Odds shorten on August rise… Ford challenges its suppliers… Dymocks pitches for Borders… Anxious times in Sydney property… iPhone’s slow sales… Economy roundup…

August interest rise on the cards

Currency market traders have swung behind the view that the Reserve Bank of Australia will lift interest rates at its August meeting, after stronger-than-expected consumer price index figures for the June quarter.

The market has now priced in a 78% chance that the RBA will lift the cash rate by 0.25% to 6.5% when it meets on August 7, more than twice the 36% chance it rated before the CPI data was released.

Yesterday’s headline CPI growth figure, of 1.2% for the June quarter, was 0.2% above market predictions. The underlying quarterly inflation rate, a more accurate measure of inflation over the longer term, increased by 0.9% for the June quarter and 2.75% for the year, a result at the top end of the RBA’s inflation target band of 2–3%.

A survey of 12 leading economists by the Australian Financial Review revealed an overwhelming consensus that interest rates will rise in August. Only ANZ’s Cherelle Murphy and AMP’s Shane Oliver bet against a rise.

Five of the economists surveyed also believe there will be a follow-up rise later in the year or early next year.

– Mike Preston

Ford challenges its suppliers

Ford Australia president Tom Gorman, in a speech in Melbourne yesterday, challenged SME car part suppliers to Ford Australia to improve performance or perish as the company accelerates integration of its global supply chain.

Gorman told the Australian-British Chamber of Commerce that as Ford Australia increasingly integrates its operations with those of its global parent, suppliers will have to diversify and become more globally integrated if they are to keep supplying Ford, the Australian Financial Review reports.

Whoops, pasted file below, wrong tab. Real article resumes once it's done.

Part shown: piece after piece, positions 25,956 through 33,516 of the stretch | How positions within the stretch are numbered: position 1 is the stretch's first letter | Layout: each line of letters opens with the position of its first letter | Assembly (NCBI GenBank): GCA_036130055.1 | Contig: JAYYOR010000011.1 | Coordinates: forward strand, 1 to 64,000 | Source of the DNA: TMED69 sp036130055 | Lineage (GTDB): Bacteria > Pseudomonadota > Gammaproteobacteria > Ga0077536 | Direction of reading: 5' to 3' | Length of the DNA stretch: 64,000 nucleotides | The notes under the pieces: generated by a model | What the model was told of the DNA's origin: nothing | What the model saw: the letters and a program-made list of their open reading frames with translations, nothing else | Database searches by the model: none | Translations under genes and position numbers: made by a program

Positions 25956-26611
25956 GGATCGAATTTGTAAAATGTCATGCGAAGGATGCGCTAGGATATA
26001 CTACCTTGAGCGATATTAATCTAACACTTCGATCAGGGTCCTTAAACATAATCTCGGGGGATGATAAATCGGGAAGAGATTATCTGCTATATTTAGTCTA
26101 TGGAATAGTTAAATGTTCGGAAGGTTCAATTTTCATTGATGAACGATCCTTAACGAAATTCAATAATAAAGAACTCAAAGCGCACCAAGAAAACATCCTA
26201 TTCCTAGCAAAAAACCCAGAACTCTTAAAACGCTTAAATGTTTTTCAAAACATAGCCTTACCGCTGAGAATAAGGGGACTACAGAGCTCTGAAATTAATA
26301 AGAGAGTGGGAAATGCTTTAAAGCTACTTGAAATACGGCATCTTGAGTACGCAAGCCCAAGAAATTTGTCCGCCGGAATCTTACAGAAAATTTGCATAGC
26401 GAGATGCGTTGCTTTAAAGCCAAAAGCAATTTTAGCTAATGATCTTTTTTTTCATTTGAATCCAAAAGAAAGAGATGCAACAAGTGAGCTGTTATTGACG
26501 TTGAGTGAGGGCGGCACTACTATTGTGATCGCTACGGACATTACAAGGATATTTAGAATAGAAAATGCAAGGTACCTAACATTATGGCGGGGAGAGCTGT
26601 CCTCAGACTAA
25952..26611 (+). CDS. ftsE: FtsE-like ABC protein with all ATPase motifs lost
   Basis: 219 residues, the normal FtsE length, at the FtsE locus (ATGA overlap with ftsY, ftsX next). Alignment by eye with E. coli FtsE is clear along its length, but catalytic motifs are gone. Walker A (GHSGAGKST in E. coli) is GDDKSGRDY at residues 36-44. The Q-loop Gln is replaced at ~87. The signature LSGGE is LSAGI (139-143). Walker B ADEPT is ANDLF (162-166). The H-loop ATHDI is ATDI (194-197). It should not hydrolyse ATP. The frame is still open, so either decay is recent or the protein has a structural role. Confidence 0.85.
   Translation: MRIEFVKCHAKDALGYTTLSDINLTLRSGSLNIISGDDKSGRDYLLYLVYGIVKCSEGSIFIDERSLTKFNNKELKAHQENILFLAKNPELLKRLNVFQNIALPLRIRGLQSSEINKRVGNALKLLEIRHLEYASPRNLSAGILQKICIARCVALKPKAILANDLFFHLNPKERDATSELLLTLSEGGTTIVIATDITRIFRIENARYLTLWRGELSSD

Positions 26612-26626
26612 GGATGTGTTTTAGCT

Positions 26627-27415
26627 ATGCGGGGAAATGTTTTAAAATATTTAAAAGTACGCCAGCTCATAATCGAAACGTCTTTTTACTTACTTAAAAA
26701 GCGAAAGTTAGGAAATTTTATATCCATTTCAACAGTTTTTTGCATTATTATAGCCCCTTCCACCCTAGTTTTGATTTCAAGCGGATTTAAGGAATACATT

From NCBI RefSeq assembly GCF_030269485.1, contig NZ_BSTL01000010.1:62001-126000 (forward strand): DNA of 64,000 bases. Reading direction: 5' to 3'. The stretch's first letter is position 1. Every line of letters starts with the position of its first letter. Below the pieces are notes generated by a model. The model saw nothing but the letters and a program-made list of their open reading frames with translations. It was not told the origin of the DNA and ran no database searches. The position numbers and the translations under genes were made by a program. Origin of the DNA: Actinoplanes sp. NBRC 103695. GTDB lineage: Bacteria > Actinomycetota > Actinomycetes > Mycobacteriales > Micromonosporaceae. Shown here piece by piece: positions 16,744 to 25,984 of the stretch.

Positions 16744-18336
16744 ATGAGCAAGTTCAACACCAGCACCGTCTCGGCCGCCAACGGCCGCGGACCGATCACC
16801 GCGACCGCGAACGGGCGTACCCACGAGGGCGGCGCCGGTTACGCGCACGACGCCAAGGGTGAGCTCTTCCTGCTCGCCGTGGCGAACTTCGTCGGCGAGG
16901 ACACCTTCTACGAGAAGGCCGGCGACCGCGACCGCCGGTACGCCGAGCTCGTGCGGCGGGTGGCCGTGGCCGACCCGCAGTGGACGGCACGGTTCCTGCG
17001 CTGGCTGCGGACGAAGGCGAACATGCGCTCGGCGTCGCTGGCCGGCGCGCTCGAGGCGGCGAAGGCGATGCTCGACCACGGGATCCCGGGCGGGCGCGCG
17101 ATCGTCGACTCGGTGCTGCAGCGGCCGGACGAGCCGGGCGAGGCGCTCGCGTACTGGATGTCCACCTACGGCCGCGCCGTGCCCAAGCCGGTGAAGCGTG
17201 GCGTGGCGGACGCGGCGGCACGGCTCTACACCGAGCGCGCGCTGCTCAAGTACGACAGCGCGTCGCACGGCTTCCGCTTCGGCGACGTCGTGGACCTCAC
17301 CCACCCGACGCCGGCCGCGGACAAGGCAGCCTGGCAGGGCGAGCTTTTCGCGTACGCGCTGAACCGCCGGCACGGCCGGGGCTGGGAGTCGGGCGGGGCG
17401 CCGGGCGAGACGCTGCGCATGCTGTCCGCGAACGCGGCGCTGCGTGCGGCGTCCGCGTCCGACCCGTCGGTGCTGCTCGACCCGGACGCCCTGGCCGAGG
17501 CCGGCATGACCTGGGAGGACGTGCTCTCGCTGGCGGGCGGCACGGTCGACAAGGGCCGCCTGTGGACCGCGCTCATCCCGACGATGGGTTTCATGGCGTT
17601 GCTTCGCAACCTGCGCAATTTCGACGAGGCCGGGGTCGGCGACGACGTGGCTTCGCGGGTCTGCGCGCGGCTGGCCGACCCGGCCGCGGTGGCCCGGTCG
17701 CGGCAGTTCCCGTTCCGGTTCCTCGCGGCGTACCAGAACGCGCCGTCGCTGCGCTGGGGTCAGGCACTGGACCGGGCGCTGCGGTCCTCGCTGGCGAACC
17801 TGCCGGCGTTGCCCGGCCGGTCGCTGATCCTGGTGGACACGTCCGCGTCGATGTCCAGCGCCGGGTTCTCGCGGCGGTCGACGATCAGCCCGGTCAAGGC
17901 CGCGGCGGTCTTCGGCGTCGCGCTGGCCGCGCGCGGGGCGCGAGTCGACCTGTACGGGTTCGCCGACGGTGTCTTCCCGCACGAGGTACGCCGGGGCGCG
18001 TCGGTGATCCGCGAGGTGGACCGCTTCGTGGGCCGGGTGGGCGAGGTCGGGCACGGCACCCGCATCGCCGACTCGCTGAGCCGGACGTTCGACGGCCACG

“The door is now open for suppliers if they can barge through the door and prove they are competitive on cost, quality, innovation and timing,” Gorman said.

About 70% of the parts that go into Ford’s Falcon and Territory models are sourced from local manufacturers, many of which are located in the northern suburbs of Melbourne and regional Victoria.

The acceleration of Ford Australia’s integration with its global parent means many SMEs in the sector will have to consider whether they need to scale up their operations to compete on a global scale, a spokesman for a key industry group says.

“It is an opportunity and a threat for SMEs: Ford is now offering these businesses the chance to go global, but for many of them that will mean big changes to either increase in size or become a second or third-tier supplier globally instead of a first-tier supplier in the local market,” he says.

– Mike Preston

Dymocks in pitch for Borders

Australia’s two largest book chains are in a battle to secure Borders from its US parents.

Both Dymocks and rival Angus & Robertson are bidding for the US chain, which would boost their market share in Australia and New Zealand.

And there are unconfirmed rumours that Woolworths may be eying Borders as well.

Angus & Robertson is owned by Pacific Equity Partners and includes the Whitcoulls chain in New Zealand. PEP last year acquired newsagency chain Supa News and is keen to cement a significant share of the book and magazine retailing business both in Australia and New Zealand.

Borders is selling its profitable overseas interests to focus on its lesser-performing North American operations. It is said to be reviewing early bids.

Dymocks has 84 stores and about 18% of the Australian market, about 2% less than Angus & Robertson. Privately owned, the company has property and agricultural interests as well and would be able to fund and acquisition of a business the size of Borders, which has 24 giant stores in Australia and New Zealand.

The sale is being handled by KPMG, which is scheduled to give bidders an information memorandum tomorrow.

Inside Retailing Online

Anxious times in Sydney’s top end

The top end of the Sydney residential property market is not comfortable with the prospect of a Rudd government. Buyers and sellers are concerned about the impact of a union-friendly government and the stability of the economy under the ALP.